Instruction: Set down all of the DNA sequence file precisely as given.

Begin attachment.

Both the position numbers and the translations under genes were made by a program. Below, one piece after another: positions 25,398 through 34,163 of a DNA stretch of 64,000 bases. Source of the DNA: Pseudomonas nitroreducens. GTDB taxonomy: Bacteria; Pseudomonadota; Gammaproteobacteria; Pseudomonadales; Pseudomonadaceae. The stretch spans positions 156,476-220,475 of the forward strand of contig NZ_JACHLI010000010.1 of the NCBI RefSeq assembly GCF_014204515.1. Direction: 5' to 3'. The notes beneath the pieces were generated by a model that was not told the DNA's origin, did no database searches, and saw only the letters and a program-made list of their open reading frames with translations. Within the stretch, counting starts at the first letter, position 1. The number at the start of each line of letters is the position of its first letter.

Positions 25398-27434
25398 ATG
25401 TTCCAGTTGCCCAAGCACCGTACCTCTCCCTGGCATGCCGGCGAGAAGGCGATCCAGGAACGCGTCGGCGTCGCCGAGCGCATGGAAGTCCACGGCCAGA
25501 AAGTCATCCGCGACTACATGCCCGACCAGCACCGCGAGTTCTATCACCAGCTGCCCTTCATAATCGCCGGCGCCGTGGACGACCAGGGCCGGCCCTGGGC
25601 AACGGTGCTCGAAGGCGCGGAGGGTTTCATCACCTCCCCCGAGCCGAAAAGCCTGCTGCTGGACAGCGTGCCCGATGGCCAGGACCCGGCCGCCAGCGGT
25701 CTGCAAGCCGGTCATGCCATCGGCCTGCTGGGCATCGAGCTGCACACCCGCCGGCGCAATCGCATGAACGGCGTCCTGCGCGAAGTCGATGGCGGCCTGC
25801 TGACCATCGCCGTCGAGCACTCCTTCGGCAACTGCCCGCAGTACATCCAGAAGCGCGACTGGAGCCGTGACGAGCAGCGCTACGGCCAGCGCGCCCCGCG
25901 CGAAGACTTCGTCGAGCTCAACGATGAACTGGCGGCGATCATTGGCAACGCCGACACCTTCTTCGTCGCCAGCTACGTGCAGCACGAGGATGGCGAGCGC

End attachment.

Both the position numbers and the translations under genes were made by a program. Below, one piece after another: positions 25,398 through 34,163 of a DNA stretch of 64,000 bases. Source of the DNA: Pseudomonas nitroreducens. GTDB taxonomy: Bacteria; Pseudomonadota; Gammaproteobacteria; Pseudomonadales; Pseudomonadaceae. The stretch spans positions 156,476-220,475 of the forward strand of contig NZ_JACHLI010000010.1 of the NCBI RefSeq assembly GCF_014204515.1. Direction: 5' to 3'. The notes beneath the pieces were generated by a model that was not told the DNA's origin, did no database searches, and saw only the letters and a program-made list of their open reading frames with translations. Within the stretch, counting starts at the first letter, position 1. The number at the start of each line of letters is the position of its first letter.

Positions 25398-27434
25398 ATG
25401 TTCCAGTTGCCCAAGCACCGTACCTCTCCCTGGCATGCCGGCGAGAAGGCGATCCAGGAACGCGTCGGCGTCGCCGAGCGCATGGAAGTCCACGGCCAGA
25501 AAGTCATCCGCGACTACATGCCCGACCAGCACCGCGAGTTCTATCACCAGCTGCCCTTCATAATCGCCGGCGCCGTGGACGACCAGGGCCGGCCCTGGGC
25601 AACGGTGCTCGAAGGCGCGGAGGGTTTCATCACCTCCCCCGAGCCGAAAAGCCTGCTGCTGGACAGCGTGCCCGATGGCCAGGACCCGGCCGCCAGCGGT
25701 CTGCAAGCCGGTCATGCCATCGGCCTGCTGGGCATCGAGCTGCACACCCGCCGGCGCAATCGCATGAACGGCGTCCTGCGCGAAGTCGATGGCGGCCTGC
25801 TGACCATCGCCGTCGAGCACTCCTTCGGCAACTGCCCGCAGTACATCCAGAAGCGCGACTGGAGCCGTGACGAGCAGCGCTACGGCCAGCGCGCCCCGCG
25901 CGAAGACTTCGTCGAGCTCAACGATGAACTGGCGGCGATCATTGGCAACGCCGACACCTTCTTCGTCGCCAGCTACGTGCAGCACGAGGATGGCGAGCGC